Boston Latin, defendant in the First Circuit decision, announced in February that it will not be taking its case to the Supreme Court. It had initially planned to do so, but civil-rights groups and the Clinton administration talked them out of it. They're afraid that the diversity argument won't fly in the Supreme Court. The same fear led civil-rights groups to settle the Third Circuit's Piscataway decision on the eve of its argument before the Supreme Court last year.
In another retreat, the NAACP in February decided to drop support of the race-balancing requirements that for years had capped the number of Asian students who could get into the top public schools in San Francisco. "The era of racial bean-counting is over," said the Asian American Legal Foundation, which had been formed to press Chinese Americans' discrimination claims.
In Richmond earlier this year, the Fourth Circuit considered arguments on the issue. In this case, a federal district judge had rejected the diversity rationale when a Virginia school board tried to invoke it for kindergartners. The Fourth Circuit has already rejected race-exclusive scholarships at the University of Maryland.
The legal challenges will continue. The Center for Individual Rights, which successfully challenged race-based admissions in Texas and now has lawsuits in Michigan and Washington, published a two handbooks in January—one aimed at college students who might want to challenge their schools' use of preferences, and the other at trustees who are similarly inclined. As the legal decisions against preferences mount, the latter group will become more and more vulnerable to personal liability judgments when their schools discriminate. This should give pause to officials in the Texas system, which is now setting up race-based scholarship funds through alumni and other "independent" organizations in order to circumvent the Fifth Circuit's Hopwood decision.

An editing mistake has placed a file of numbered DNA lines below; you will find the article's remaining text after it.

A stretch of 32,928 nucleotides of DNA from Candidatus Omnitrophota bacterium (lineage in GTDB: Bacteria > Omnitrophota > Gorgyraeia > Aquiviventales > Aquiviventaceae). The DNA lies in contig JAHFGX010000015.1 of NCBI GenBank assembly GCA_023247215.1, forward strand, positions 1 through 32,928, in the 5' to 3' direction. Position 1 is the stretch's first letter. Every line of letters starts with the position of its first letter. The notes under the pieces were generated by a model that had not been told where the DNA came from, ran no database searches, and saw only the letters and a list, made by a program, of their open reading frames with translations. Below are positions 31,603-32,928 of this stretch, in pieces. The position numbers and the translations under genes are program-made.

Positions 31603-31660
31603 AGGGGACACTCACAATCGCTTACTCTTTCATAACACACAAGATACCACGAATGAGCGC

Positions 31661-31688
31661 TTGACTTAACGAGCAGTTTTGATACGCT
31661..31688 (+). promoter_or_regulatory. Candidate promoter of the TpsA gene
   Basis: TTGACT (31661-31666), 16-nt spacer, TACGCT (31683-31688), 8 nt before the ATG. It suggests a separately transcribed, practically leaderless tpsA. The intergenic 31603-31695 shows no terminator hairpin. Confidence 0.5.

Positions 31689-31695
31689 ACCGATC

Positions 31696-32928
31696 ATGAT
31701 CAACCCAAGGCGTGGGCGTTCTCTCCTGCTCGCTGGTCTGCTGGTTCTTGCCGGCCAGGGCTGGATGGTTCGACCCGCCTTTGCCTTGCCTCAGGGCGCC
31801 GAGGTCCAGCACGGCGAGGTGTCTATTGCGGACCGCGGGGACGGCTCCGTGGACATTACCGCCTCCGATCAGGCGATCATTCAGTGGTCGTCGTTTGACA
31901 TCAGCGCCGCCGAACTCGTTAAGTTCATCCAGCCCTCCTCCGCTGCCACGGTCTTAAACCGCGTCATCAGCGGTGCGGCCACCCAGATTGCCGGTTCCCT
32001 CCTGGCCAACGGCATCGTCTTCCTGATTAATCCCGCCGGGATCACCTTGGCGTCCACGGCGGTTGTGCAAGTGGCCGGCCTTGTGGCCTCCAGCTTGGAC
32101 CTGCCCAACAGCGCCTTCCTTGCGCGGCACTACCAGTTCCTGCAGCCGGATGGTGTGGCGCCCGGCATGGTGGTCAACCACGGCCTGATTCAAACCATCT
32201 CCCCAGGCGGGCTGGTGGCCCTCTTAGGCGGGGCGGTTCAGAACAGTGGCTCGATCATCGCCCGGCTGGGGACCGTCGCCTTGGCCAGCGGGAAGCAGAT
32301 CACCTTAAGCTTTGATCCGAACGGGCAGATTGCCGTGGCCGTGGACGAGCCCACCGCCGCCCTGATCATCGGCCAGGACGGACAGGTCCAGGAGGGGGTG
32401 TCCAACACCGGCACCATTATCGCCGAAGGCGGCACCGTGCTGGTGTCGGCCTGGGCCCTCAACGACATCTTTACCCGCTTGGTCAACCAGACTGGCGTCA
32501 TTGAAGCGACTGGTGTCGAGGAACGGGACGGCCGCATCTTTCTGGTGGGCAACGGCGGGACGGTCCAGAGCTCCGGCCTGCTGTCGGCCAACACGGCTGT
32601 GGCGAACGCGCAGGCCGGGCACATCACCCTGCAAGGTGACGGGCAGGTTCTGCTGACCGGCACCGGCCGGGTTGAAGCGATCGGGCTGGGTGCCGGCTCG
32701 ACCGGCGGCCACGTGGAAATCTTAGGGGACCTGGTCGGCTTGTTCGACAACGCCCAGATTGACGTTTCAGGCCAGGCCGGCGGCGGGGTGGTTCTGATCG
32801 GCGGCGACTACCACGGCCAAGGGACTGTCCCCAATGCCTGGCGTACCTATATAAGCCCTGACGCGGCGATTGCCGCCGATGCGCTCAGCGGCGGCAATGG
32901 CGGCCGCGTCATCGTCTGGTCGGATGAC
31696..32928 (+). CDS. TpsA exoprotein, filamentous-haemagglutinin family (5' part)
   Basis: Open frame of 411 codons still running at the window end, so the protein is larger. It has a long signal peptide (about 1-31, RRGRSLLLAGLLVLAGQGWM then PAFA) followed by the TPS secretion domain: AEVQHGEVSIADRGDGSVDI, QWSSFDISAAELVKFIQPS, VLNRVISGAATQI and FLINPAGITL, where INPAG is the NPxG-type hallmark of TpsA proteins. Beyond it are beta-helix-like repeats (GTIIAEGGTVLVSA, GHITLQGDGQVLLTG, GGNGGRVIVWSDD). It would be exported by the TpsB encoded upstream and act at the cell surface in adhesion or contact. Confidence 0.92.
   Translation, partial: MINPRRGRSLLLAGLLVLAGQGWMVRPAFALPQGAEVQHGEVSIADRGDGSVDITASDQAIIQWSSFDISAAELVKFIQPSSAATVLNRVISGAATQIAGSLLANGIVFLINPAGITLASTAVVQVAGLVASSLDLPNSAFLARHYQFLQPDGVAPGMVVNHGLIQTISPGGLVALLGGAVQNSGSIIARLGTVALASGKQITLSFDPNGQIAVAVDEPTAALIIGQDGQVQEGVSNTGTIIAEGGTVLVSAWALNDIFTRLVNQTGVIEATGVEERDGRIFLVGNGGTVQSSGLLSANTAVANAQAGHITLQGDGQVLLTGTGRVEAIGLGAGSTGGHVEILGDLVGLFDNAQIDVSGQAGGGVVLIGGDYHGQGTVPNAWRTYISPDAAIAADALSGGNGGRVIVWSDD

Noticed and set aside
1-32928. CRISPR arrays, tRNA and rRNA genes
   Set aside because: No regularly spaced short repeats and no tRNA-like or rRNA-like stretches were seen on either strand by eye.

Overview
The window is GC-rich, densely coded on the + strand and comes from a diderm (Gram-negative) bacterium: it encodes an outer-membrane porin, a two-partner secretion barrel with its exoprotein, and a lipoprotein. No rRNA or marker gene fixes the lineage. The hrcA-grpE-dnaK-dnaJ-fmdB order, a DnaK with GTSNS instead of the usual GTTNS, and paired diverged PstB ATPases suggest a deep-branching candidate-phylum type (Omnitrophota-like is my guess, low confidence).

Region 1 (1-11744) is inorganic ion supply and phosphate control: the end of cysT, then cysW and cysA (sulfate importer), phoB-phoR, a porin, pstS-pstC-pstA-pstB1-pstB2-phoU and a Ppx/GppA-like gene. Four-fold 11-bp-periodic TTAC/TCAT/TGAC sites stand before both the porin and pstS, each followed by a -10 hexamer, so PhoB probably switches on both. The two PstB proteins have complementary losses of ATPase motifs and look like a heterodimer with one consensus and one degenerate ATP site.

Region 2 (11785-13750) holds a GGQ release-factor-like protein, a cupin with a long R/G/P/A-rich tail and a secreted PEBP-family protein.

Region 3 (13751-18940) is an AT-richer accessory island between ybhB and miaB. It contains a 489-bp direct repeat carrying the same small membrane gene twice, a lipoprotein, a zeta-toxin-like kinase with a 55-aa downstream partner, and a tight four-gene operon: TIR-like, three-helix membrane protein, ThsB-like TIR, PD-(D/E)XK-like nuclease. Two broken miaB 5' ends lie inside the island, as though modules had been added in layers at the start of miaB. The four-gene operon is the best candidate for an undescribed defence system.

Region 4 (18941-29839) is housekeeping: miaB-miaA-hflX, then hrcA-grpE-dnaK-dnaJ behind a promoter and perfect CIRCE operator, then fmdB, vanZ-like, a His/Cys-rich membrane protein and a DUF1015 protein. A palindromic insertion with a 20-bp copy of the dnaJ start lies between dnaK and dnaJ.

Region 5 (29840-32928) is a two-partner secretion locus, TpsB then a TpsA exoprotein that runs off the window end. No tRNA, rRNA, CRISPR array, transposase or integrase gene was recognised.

So preferences are exposed, unpopular, and illegal. Isn't the game about over?
Not quite. When preferences were thrown out by the federal courts in Texas, the state responded by changing its universities' admissions criteria, so that students in the top ten percent of every high school class could get into the state university of their choice. California is considering some similar proposals, which would place less emphasis on SAT scores, just as Texas is. A lawsuit filed in February by a number of civil-rights groups against the University of California at Berkeley shares the same goal.
But is it just a coincidence that it is poor SAT scores that disproportionately keep blacks and, to a lesser extent, Hispanics out of the top California schools? Of course not. There is no doubt that the reason Texas changed its system was to get around the results that colorblind admissions had on blacks and Hispanics, and there seems to be little doubt that the flurry of proposals in California shares that impetus.
Which makes them illegal. The law is quite clear that the government cannot manipulate selection criteria in order to achieve a particular racial or ethnic mix. This is so even if the criteria are neutral on their face. If a state university decided to rely more heavily on high-school grades and to ignore SAT scores in order to put a cap on the number of Asians and Jews, that would clearly be illegal. This is factually very close to what Texas has done and what California is considering. It is, in any event, legally indistinguishable.
The politicians and educators ought to stop playing games. They have been intimidated by the civil-rights establishment into an obsession with the racial and ethnic makeup of just about everything. The dirty little premise that all three groups share is that blacks and Hispanics cannot be expected to succeed if they are held to the same standards as everyone else. This is an incredibly condescending and untenably pessimistic, given the barriers that these minorities have already overcome.
Roger Clegg is general counsel of the Center for Equal Opportunity, a Washington, D.C., think tank.